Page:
The performance last evening was unusually good in every particular. Signor Pancani, whose merits as a thoroughly accomplished artist have been fully indorsed by the public, was in excellent voice. He has not been heard to such advantage during the present season. Signor Bellini and Signor Antonucci were also thoroughly admirable. The result was a performance which we have not heard excelled for some time. The applause was frequent and genuine, Mme. States being several times called before the curtain. The splendid finale to the third act was encored according to universal custom. The opera can evidently be repeated.”
“The audience which witnessed the first appearance of Mrs. Agatha States last night in ‘Ernani,’ was large and enthusiastic, if not very discriminating. The debutante, though new to our boards, is by no means new to the stage. She has sung in Europe with the same tenor who supported her last night, and we believe she has also sung in California. She is in the heyday of her charms, and they are by no means inconsiderable. Short of stature, slight and well proportioned in figure, with regular Grecian features which are not only handsome but expressive and prepossessing, her personal appearance is strongly in her favor. She came upon the stage with a good deal of self-possession, receiving a very cordial welcome. The favor of the audience rose after her first aria to the pitch of enthusiasm, and if her success is to be measured by the round of applause, we must call her appearance in opera a decided hit. Her voice is a mezzo-soprano of fair compass and of a peculiarly ringing quality. Some of the notes in the lower register especially—are rich and mellow; the others are more or less tinged with acidity. She has no natural pathos, and not enough culture to supply by artificial expression the defect in her organ. When we have said, in fact, that her voice is wonderfully sonorous for its timbre, and that in the Verdian blare of operas, such as ‘Ernani,’ she often displays it to great advantage, we have said, we fear, the most that a conscientious critic can say. She has no method. She conceives of a song simply as a torrent of sound, and her execution bears the same relation to the performance of a true artist that a transformation scene in a pantomime bears to a landscape by Turner. For all this, we cannot deny that she pleases her audience, and success being a matter of dollars and cents we suppose she ought to be satisfied. A strange contrast to the soprano was presented by Signor Pancani, the tenor. He has all the culture that she lacks, but he unfortunately lacks the voice. The part of Ernani required more robust tones than time and hard work have left him; but he is an artist of such excellent taste and such a correct method that we are ready to forgive him for being no longer in his prime. The other chief singers, Bellini and Antonucci, were admirable. The popular baritone had a part which suited him well, and the encore given to the finale of the third act was owing principally to his superb singing. Antonucci gave the Infelice delightfully. The opera was carefully placed on the stage, the dresses were rich, the choruses were good, all the concerted pieces went very well, and the entire performance was smooth, and, notwithstanding the faults we have noticed, generally satisfactory.”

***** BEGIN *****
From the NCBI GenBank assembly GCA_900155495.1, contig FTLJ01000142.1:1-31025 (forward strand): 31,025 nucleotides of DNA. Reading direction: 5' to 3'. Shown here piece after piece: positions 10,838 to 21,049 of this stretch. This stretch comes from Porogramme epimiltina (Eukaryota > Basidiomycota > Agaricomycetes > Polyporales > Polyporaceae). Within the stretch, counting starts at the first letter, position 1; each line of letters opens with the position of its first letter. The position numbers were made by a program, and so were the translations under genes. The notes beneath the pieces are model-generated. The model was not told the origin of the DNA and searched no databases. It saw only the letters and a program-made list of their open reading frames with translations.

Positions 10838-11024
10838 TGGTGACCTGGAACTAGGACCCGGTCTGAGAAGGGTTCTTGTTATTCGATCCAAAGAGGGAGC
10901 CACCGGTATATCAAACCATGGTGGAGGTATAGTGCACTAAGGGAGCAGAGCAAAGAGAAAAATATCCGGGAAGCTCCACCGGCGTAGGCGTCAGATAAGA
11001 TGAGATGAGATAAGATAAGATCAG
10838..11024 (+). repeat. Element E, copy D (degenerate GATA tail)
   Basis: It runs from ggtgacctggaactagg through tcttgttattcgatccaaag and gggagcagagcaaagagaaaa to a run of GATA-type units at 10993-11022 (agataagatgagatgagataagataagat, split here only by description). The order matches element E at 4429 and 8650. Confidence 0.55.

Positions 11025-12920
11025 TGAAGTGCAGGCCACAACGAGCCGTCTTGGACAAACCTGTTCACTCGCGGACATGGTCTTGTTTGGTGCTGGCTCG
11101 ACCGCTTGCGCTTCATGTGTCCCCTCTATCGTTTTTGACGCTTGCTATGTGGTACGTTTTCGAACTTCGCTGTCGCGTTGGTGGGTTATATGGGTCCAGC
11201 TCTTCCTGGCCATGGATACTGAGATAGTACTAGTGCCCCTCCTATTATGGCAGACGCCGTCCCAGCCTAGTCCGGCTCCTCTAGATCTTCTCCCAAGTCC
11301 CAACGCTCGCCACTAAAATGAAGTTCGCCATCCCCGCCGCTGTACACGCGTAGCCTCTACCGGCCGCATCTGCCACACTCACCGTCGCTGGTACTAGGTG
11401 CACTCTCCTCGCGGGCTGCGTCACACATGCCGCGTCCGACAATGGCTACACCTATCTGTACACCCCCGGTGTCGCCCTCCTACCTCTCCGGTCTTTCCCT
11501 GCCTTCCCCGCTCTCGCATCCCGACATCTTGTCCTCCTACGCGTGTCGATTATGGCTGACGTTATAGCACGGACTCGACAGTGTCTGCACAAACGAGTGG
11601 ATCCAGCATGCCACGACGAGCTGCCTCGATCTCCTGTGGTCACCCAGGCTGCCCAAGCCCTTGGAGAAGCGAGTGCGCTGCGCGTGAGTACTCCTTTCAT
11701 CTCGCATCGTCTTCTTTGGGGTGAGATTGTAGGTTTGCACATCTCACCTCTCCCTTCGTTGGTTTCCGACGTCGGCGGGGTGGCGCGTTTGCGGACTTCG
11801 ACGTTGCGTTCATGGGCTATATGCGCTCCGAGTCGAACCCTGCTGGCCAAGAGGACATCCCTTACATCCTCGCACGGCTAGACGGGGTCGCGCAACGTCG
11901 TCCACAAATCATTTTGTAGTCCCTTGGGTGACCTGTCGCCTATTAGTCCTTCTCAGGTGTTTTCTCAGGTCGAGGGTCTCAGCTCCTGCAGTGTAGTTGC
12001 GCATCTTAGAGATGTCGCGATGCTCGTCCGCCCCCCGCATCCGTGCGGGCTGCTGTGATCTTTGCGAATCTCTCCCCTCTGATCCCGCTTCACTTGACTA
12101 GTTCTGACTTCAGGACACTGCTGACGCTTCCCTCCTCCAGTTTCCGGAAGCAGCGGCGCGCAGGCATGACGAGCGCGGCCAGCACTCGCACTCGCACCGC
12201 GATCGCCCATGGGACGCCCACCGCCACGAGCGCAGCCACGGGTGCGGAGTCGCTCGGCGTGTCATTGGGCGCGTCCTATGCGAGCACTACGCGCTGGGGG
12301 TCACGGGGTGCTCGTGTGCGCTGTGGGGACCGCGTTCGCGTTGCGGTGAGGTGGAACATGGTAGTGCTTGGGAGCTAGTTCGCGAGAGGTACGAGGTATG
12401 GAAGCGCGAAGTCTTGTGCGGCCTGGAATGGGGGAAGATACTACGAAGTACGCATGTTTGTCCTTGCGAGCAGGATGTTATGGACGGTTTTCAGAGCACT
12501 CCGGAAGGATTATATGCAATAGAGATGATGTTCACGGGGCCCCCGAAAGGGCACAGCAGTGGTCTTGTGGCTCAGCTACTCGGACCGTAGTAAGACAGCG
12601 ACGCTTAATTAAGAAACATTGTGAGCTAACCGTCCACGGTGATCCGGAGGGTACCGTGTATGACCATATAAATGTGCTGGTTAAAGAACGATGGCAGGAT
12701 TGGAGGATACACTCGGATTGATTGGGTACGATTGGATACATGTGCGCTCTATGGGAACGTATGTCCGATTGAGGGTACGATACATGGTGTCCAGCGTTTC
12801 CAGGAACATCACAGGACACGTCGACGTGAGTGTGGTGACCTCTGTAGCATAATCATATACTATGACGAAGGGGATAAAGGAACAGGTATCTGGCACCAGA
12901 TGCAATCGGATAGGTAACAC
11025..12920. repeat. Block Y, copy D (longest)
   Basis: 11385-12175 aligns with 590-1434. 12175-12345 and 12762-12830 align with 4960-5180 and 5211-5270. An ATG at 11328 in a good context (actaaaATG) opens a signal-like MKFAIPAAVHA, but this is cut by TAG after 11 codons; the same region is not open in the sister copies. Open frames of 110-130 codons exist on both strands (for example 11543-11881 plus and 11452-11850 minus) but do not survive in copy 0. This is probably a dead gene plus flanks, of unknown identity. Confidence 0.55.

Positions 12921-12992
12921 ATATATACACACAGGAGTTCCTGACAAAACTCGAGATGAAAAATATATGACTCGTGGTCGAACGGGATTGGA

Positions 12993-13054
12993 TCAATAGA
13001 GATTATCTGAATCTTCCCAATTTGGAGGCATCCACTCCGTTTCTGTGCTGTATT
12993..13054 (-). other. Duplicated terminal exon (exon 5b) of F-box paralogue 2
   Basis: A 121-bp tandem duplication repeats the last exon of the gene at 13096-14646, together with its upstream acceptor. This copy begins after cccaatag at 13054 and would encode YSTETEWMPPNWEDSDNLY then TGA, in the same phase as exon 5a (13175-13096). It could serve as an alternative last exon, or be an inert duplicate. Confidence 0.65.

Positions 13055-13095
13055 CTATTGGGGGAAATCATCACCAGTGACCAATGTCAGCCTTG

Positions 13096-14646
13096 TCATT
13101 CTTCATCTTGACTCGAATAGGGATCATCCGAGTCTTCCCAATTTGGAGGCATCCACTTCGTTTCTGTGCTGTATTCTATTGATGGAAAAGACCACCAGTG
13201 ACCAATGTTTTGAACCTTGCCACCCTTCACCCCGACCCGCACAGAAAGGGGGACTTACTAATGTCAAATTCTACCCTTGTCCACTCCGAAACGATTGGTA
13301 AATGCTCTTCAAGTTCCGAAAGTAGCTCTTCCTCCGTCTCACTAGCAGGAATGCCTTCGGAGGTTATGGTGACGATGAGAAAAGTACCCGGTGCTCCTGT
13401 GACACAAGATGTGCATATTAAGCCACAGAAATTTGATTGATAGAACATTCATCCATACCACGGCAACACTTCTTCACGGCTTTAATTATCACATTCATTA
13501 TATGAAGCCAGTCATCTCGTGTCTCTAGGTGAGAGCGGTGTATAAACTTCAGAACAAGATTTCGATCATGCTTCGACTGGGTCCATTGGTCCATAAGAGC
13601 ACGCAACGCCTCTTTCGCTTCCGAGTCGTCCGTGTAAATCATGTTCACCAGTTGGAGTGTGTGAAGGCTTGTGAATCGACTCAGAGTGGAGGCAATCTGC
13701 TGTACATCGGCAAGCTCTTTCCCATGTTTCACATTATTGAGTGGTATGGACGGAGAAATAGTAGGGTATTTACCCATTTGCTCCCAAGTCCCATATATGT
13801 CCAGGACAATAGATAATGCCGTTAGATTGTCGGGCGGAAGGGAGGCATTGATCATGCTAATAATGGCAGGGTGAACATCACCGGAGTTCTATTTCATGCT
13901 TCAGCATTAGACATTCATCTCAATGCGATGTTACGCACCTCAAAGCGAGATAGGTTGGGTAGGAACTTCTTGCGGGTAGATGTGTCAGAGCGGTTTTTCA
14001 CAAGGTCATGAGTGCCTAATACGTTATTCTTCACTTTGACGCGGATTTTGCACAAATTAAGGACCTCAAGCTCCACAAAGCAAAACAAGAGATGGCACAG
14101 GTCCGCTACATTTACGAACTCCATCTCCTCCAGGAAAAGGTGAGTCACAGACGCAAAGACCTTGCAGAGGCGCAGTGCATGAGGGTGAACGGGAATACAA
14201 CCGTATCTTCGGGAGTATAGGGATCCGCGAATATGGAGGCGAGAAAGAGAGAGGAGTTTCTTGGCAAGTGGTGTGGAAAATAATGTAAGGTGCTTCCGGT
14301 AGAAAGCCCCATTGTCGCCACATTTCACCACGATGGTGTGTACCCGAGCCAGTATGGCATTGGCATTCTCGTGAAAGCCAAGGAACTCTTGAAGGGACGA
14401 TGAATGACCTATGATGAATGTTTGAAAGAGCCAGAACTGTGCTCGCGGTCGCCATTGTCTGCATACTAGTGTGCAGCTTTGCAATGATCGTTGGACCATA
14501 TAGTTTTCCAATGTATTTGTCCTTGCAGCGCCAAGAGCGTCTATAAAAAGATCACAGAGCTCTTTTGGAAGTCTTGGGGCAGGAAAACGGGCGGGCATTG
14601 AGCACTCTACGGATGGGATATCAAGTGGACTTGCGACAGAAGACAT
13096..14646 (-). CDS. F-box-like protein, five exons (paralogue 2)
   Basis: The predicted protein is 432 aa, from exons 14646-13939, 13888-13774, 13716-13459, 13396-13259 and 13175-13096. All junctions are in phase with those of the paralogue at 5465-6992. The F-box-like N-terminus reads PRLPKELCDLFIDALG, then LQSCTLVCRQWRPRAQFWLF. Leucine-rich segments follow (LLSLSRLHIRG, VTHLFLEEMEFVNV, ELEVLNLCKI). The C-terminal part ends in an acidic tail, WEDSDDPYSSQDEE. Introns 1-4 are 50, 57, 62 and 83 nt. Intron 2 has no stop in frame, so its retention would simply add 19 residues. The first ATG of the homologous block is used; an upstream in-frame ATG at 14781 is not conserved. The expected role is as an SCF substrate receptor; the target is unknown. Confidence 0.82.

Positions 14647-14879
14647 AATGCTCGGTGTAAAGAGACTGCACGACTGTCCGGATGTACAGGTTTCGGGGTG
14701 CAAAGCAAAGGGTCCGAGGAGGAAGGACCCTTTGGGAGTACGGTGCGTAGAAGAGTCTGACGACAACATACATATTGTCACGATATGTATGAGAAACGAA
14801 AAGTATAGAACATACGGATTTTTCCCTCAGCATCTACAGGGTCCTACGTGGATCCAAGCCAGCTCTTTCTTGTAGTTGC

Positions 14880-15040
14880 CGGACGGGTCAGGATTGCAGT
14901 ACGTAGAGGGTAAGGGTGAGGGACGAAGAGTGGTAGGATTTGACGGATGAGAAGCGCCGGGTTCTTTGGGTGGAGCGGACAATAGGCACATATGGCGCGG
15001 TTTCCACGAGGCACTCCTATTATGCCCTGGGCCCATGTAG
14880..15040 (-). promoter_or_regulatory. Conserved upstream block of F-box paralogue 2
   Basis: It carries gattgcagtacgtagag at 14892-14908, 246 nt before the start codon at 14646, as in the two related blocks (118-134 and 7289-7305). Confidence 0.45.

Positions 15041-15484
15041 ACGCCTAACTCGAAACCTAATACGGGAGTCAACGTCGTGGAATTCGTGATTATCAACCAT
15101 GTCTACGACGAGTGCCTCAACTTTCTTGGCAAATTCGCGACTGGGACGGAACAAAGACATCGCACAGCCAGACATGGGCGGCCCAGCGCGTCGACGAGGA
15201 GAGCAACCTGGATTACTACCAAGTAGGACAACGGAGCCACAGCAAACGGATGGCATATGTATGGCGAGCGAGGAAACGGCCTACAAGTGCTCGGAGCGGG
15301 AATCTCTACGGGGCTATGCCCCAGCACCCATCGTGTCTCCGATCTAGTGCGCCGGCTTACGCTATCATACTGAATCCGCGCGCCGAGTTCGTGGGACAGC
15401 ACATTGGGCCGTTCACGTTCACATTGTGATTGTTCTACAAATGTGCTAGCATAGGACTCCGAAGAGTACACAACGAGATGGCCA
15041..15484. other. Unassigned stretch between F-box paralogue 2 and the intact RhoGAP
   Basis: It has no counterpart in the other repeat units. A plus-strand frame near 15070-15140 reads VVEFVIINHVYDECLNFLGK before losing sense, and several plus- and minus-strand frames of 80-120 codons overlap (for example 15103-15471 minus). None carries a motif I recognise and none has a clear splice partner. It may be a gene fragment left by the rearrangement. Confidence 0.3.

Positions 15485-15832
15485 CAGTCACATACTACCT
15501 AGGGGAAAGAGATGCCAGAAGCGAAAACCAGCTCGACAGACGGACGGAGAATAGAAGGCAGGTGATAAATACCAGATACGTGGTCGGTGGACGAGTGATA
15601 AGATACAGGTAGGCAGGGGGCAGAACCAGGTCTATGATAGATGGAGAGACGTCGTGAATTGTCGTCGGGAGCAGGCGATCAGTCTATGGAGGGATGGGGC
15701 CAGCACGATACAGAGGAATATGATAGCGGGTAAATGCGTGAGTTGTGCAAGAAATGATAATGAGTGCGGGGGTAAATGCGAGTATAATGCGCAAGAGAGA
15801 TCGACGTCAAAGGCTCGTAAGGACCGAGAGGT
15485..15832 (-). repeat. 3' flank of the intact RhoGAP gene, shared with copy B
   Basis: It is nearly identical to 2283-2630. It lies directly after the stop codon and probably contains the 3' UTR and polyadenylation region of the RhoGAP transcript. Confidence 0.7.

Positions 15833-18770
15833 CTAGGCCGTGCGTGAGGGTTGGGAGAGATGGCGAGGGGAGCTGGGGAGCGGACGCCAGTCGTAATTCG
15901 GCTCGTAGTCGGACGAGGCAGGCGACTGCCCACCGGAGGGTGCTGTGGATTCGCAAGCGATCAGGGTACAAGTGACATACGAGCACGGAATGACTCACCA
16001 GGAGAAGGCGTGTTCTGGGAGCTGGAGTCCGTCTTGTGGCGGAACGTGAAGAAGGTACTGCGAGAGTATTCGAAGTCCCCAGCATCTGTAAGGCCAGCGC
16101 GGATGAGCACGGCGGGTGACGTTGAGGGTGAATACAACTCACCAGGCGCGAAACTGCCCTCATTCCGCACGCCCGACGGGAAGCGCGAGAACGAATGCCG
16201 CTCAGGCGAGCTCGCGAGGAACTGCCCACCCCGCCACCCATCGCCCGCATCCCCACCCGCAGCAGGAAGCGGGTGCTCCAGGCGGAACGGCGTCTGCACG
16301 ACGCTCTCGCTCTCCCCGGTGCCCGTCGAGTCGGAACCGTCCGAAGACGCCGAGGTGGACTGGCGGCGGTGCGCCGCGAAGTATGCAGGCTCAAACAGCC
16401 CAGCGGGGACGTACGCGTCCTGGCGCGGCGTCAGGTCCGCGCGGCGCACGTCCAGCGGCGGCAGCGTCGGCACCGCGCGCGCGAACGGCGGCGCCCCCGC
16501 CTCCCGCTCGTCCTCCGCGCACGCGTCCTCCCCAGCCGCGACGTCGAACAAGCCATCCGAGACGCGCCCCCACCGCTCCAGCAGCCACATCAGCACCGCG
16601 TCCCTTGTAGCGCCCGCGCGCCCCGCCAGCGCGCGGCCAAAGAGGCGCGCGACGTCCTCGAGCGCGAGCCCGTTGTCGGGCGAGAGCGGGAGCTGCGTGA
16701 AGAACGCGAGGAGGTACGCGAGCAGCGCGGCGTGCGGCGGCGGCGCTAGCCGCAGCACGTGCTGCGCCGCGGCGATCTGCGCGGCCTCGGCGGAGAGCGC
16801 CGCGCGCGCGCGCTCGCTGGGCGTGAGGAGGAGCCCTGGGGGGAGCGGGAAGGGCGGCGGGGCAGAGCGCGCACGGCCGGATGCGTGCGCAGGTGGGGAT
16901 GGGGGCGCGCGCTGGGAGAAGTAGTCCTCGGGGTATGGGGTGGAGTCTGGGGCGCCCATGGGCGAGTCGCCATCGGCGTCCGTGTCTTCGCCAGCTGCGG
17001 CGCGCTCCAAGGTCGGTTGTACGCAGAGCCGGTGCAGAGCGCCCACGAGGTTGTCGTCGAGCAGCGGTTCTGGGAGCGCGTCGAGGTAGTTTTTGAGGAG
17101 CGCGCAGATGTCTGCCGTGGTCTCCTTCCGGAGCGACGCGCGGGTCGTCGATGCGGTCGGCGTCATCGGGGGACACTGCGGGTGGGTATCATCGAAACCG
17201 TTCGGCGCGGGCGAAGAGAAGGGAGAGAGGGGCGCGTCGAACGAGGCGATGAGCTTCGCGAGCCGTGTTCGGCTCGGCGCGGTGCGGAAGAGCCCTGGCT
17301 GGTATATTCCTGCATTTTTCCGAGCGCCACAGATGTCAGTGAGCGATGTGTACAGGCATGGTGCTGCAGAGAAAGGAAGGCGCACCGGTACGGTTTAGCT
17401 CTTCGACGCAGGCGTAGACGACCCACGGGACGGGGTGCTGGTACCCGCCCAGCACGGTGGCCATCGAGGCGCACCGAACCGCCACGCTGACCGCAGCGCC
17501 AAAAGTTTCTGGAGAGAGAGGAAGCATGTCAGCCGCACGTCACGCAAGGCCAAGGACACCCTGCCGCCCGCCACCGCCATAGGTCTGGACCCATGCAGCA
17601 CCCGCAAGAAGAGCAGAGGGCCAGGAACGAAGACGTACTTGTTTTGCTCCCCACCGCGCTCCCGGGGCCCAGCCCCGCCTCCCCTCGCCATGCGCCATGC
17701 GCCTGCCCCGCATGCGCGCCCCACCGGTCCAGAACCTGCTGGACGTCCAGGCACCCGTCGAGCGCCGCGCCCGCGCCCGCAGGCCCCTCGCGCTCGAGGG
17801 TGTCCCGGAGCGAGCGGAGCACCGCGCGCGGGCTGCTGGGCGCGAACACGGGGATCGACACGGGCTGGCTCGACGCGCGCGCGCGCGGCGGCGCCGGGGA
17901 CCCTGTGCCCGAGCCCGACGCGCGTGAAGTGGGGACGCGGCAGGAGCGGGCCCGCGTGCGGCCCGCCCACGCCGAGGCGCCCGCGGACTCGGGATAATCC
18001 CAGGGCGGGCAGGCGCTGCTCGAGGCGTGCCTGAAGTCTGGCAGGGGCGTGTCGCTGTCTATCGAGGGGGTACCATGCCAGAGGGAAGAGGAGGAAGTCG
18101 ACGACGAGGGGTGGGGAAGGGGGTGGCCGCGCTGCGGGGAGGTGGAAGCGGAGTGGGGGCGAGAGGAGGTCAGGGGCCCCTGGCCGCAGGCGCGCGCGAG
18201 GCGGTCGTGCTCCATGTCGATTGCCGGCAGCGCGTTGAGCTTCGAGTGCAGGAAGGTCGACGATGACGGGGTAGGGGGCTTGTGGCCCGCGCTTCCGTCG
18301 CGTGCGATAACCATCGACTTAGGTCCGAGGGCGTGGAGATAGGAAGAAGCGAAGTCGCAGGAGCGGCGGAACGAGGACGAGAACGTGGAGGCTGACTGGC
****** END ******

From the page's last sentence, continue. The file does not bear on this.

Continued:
“Mad. Agatha States, a lady who is an American by birth, but who for several years has been in California and Europe, has made rapid progress in her profession and a most favorable impression abroad, made her debut in this city at Pike’s Opera, on the 2d inst., in ‘Ernani,’ and created a favorable impression.”
“An interesting event of the past month has been the debut of a new American songstress, Mme. Agatha States, who gives promise of the highest excellence. When the celebrated Rubini was asked what was the most important requisite for a good singer, he replied, ‘Voice.’ ‘Yes, surely,’ said the querist, ‘that is to be taken for granted, but what comes next in importance?’ Rubini again answered, ‘Voice.’ ‘Well, what beyond that?’ Again he gave the same answer, ‘Voice,’ implying that without this gift nothing would avail, and with it all elements of success were possessed. In Mme. States this requirement seems completely met, and it will be strange if her career is not a remarkably brilliant one. Her first appearance was in the difficult part of Elvira, in Ernani.”